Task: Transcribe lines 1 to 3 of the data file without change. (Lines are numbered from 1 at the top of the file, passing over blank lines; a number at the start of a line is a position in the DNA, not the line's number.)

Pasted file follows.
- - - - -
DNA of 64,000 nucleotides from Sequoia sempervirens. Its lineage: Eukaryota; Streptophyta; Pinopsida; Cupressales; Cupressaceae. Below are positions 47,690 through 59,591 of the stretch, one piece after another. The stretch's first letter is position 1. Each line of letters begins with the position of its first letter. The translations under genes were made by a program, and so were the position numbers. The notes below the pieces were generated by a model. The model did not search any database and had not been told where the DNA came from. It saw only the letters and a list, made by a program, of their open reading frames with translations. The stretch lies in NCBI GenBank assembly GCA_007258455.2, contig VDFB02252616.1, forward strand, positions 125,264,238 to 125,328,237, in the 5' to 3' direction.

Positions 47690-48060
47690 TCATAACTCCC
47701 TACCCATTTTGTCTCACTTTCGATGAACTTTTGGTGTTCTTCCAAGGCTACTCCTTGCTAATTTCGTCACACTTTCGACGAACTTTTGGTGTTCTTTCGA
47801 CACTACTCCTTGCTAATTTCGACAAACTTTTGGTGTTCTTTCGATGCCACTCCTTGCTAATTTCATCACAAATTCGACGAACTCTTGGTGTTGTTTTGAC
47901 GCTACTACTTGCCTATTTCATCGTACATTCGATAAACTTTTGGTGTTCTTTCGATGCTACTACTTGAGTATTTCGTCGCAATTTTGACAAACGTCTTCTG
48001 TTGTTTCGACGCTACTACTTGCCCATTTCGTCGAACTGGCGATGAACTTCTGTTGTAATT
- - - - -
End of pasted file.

DNA of 64,000 nucleotides from Sequoia sempervirens. Its lineage: Eukaryota; Streptophyta; Pinopsida; Cupressales; Cupressaceae. Below are positions 47,690 through 59,591 of the stretch, one piece after another. The stretch's first letter is position 1. Each line of letters begins with the position of its first letter. The translations under genes were made by a program, and so were the position numbers. The notes below the pieces were generated by a model. The model did not search any database and had not been told where the DNA came from. It saw only the letters and a list, made by a program, of their open reading frames with translations. The stretch lies in NCBI GenBank assembly GCA_007258455.2, contig VDFB02252616.1, forward strand, positions 125,264,238 to 125,328,237, in the 5' to 3' direction.

Positions 47690-48060
47690 TCATAACTCCC